The past and future of data visualization
This weekend a friend of mine stumbled across old gold in the form of Willard Cope Brinton’s 1939 book Graphic Presentation. It’s available to read online (from the always awesome Internet Archive). I highly recommend you spend 10 minutes perusing the book’s many example graphics.
There must be 1,000 varieties of charts and graphics catalogued in the 500 page book, and despite being 75 years old, it still feels incredibly relevant today. I was particularly struck by the introduction titled Magic in Graphs:
There is a magic in graphs. The profile of a curve reveals in a flash a whole situation — the life history of an epidemic, a panic, or an era of prosperity. The curve informs the mind, awakens the imagination, convinces.
Graphs carry the message home. A universal language, graphs convey information directly to the mind. Without complexity there is imaged to the eye a magnitude to be remembered. Words have wings, but graphs interpret. Graphs are pure quantity, stripped of verbal sham, reduced to dimension, vivid, unescapable.
- Henry Hubbard
If you look closely, you’ll even find examples of arguments the blogosphere is still fond of having today (can line charts have non-zero Y axes?), and early versions of charts that you thought were invented just yesterday.
Hubbard closes the introduction on a forward-looking note (emphasis mine):
Wherever there are data to record, inferences to draw, or facts to tell, graphs furnish the unrivaled means whose power we are just beginning to realize and to apply.
Clearly, Hubbard was excited about the future of graphic presentation. Surely it would bring multitudes of innovations as we established a grammar of graphics and figured out how we should best present data for consumption. While there were 1,000 chart varieties in the 1939 edition, who knows how many there would be by 2000?
Unfortunately, my friend Ed has bad news for Hubbard — after reading through Graphic Presentation he exclaimed, “I’m really shocked at how little innovation there has been in 2D data visualization in the last 80 years!”.
Always the optimist, I’m here to take up the challenge. What’s new since Brinton’s book? In the world of static, 2D data visualizations, I think Ed is mostly right, with a few exceptions. That doesn’t mean we haven’t innovated though— there has been tremendous progress in and around the graphic forms that were already established in 1939.
To better understand the progress in the years since Brinton’s book was published, first we need to understand how we got there. When were all these graphics invented anyway? Is it fair to expect a boom in new chart types every decade?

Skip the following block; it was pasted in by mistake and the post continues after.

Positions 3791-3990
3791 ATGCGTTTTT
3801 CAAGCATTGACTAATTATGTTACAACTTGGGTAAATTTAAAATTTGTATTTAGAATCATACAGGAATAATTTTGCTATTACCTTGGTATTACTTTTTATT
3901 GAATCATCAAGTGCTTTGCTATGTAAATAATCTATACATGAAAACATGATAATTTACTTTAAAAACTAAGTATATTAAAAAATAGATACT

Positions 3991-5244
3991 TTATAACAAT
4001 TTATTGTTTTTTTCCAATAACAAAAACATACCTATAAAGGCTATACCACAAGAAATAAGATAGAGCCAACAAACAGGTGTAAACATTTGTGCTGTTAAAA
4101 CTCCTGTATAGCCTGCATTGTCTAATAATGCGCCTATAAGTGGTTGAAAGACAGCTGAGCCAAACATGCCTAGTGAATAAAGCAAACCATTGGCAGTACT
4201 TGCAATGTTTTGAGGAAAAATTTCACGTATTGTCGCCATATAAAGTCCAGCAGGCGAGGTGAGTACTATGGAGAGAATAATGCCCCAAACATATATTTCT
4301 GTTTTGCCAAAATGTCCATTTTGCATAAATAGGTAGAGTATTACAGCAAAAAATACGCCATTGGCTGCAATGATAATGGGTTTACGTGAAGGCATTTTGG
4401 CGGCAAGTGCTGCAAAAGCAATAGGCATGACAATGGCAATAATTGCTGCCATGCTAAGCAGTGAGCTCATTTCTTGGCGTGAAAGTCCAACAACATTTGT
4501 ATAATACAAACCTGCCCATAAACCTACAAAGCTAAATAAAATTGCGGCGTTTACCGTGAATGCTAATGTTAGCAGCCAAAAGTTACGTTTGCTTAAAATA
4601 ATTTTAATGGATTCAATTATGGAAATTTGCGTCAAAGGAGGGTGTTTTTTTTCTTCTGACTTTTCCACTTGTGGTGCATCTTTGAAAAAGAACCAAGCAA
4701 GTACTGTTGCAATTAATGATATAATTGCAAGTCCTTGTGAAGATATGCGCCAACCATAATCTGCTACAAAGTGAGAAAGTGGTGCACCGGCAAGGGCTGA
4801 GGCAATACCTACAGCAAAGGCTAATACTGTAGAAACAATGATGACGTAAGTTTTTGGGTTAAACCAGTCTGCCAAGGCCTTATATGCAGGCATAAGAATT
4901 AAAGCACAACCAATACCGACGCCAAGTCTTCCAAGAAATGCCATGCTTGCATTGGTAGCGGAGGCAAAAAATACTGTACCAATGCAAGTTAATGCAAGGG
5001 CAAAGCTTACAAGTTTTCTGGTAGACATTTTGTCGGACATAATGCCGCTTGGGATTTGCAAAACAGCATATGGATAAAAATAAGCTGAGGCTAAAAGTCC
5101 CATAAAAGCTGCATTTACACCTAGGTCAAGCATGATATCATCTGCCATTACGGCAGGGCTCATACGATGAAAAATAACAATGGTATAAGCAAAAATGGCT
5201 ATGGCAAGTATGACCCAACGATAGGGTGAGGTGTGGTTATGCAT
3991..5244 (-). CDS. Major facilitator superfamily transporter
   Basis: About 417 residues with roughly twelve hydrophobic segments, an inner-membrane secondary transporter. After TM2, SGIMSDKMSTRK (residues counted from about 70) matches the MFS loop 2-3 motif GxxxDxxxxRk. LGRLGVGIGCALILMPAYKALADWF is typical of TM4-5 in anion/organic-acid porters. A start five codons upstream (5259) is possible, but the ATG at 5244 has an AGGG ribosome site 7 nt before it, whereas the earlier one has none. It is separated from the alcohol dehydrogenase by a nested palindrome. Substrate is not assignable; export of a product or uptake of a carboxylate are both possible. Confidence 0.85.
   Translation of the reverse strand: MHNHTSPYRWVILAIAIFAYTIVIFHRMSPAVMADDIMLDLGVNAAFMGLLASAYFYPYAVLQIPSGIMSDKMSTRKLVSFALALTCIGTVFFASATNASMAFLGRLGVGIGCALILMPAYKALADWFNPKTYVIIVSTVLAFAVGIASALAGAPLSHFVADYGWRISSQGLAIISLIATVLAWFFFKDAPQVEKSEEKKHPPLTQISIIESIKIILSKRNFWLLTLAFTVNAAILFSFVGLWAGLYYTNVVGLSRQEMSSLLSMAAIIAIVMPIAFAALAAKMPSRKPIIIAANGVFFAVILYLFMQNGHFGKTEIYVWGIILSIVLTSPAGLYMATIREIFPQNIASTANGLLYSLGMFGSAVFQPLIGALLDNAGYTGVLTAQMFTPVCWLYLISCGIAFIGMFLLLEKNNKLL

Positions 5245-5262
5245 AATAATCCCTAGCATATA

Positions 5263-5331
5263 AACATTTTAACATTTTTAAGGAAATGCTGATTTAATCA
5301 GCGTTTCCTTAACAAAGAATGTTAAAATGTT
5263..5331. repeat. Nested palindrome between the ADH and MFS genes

Data visualization’s past
It is easy to think of the basic charts and graphs of today as universally understood forms that have existed forever.
But many chart types that we use everyday (whether as visualization professionals or as students using the Excel chart wizard for the first time) are relatively recent inventions.
Working off of this nice taxonomy of chart types, I tracked down the earliest known dates for as many visualizations as I could. As you’ll see from the timeline below, recognizable modern charts began to be used in the mid-18th century (William Playfair is famously credited with the invention of the line, bar and pie chart), and the rate of innovation was rapid through the next 100 years.
The years between 1812–1855 in particular featured three of the most famous and influential visualizations of all time: Minard’s March on Moscow (a Sankey diagram before Sankey was born), Snow’s dot distribution map of the cholera epidemic in London, and Nightengale’s polar area diagram of the causes of death in the Crimean War.
After this furious pace, the rate of innovation as measured by brand new visualizations slowed substantially. There are notable exceptions (histograms, cartograms, heatmaps, treemaps, etc.) and I am purposefully trying to stick to general purpose graphics —there have been quite a few domain specific visualizations that have proven very popular, such as these information-dense circular diagrams of genomic data:
That said, rather than focus on the slowdown in the introduction of broadly used, standard chart types, let’s look at the latest era of data visualization with a wider lens. We’ve made much more progress than a count of new tabs on the Excel chart wizard would imply.
The last 75 years
The history of the last 75 years of data visualization runs in close parallel to that of many industries and fields, and it is unsurprisingly dominated by computers. While in the timeline above there are a few new chart types that appear for the first time only recently, the key innovations have not been in what the finished product of a data analysis looks like, but rather in how it is created and what readers can do with the chart when they see it.